Mayor Don Iveson says there is “serious risk” that the West LRT project will not go ahead. He was reacting to a Global News report Wednesday over a new 90-day clause in legislation that says the Lieutenant Governor can pull funding without cause and the transportation minister can change terms and conditions.
According to the 2019 provincial budget, Calgary will receive the only LRT money over the next four years, just $75 million of the previously-committed $550 million by 2022-23. Edmonton will begin to receive project funds after the four-year budget period.
However, Bill 20 contains language that indicates there is no funding agreement in place for Edmonton. “Funding agreement” means a future funding agreement that may be entered into between the Crown and the city of 98 Edmonton for the purposes of the construction of a Light Rail Transit project.”
“At first blush, it looks like there are some very serious new hurdles in the way for this project, which is at odds with the premier’s commitment earlier this week to support us in building it,” Iveson told reporters Thursday, pointing out the contradiction between Kenney’s State of the Province Address to the Edmonton Chamber of Commerce on Tuesday, and Wednesday’s tabling of Bill 20.
“Hopefully we can get some clarity on this and get some reassurance that the path is going to be cleared to build this project without additional hurdles.
“Cash flow is one thing but law that says the minister can pull the plug — that doesn’t send a lot of confidence to the marketplace at precisely the time we’re trying to bring investment to our city and to our province.”
“At a time when we’re trying to attract investment, that’s not helpful.”
One year ago, the Rachel Notley NDP government committed $1.04 billion towards the west leg of the Valley Line and an additional $131 million towards the expansion of the Metro Line to Blatchford.
Iveson says, on one hand, the premier said in his state of the province address that the project is going ahead and that provincial money will be backloaded for LRT in 2027 and beyond.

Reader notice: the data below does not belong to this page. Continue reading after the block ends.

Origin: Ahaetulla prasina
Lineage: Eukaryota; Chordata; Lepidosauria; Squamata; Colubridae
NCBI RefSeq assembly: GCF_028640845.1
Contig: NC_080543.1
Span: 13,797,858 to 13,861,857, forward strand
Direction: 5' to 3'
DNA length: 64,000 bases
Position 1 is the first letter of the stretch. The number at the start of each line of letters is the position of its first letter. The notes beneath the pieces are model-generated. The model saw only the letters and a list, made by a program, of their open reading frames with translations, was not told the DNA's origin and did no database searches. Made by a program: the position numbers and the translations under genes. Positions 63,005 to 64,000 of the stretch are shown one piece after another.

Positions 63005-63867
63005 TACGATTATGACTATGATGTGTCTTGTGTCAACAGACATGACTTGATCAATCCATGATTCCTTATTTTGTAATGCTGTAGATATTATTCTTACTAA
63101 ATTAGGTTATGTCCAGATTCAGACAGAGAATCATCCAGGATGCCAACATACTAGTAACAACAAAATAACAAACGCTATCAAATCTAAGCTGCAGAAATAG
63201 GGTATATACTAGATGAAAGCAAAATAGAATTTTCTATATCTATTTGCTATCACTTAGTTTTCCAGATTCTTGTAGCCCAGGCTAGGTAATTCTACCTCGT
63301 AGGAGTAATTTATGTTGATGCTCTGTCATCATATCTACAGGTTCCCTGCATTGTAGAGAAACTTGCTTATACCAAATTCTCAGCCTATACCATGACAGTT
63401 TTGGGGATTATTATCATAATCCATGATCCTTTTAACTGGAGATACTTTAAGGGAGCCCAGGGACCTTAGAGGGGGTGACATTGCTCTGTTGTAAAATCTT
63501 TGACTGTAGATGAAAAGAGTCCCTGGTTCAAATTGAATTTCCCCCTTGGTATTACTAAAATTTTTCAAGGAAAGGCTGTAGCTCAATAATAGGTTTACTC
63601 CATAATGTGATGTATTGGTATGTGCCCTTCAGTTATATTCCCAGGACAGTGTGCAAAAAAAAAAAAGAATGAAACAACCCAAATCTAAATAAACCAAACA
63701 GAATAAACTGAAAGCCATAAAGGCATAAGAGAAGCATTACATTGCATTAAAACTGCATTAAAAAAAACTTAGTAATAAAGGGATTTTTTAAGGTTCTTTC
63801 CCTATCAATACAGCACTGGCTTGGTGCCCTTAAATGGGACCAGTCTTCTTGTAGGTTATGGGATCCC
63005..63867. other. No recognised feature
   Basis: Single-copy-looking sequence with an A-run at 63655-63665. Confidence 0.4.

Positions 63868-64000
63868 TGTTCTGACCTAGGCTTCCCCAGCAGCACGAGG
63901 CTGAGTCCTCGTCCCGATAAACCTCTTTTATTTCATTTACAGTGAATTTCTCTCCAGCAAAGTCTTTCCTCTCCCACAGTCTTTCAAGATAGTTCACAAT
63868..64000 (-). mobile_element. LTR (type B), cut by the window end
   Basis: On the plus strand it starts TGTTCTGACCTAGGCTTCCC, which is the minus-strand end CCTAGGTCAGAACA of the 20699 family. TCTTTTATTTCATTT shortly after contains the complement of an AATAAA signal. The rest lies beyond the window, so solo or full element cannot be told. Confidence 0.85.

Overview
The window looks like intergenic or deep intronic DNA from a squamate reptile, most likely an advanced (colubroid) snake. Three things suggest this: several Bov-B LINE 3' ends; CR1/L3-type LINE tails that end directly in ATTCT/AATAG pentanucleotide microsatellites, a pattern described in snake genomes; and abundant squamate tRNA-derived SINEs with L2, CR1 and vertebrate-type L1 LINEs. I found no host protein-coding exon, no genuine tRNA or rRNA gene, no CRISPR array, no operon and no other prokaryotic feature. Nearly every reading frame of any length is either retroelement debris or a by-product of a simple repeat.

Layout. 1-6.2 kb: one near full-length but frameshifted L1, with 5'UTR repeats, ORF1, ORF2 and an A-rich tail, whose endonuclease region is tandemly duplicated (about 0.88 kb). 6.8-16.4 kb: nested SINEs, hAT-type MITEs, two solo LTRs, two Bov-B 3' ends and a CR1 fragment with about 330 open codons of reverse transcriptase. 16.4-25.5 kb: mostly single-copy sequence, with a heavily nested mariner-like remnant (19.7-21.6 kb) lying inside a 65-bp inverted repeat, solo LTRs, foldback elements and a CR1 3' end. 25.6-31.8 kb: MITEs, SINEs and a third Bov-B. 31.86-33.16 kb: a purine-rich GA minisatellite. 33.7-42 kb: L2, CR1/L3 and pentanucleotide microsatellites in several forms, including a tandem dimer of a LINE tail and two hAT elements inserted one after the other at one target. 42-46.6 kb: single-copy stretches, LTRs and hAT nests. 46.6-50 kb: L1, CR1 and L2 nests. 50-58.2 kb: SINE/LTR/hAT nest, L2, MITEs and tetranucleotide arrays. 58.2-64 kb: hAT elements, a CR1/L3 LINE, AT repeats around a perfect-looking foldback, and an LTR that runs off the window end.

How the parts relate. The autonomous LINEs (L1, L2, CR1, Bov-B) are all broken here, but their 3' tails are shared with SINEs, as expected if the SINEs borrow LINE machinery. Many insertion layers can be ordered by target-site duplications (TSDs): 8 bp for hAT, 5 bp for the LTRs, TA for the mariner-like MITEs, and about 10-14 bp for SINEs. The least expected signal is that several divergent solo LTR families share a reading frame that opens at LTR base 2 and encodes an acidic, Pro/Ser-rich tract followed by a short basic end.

On the other hand, Iveson is nervously pointing to wording in the Bill 20 legislation that says the province could pull funding — without cause — on 90-days’ notice.
Iveson said the contradiction will scare away investors.
“That’s really the source of the uncertainty. Legislation that trumps an agreement between our governments that is already in place.”
The size and value of the projects — hundreds of millions of dollars, for instance — only add stress.
For instance, a developer has a rezoning application in to build 1,000 apartment units where the Safeway and Shoppers Drug Mart Mall is at 149 Street and Stony Plain Road.
Iveson said he’s worried about the real estate industry being scared away from investing development dollars as well.
“At different times, governments have put different limitations on different funding agreements,” he said.
“But you can’t take a $2-billion project to market with a 90-day guillotine clause in it.
“That’s never been part of the discussions with us up to the point where the legislation dropped. So we knew nothing about that coming. And it does represent material uncertainty for procurement that we’re going to have to address.”
City of Edmonton lawyers and procurement officials are pouring over the bill, trying to get a straight answer. City council will receive an update on Nov. 5, in a council meeting that will be full of budget implications on several fronts.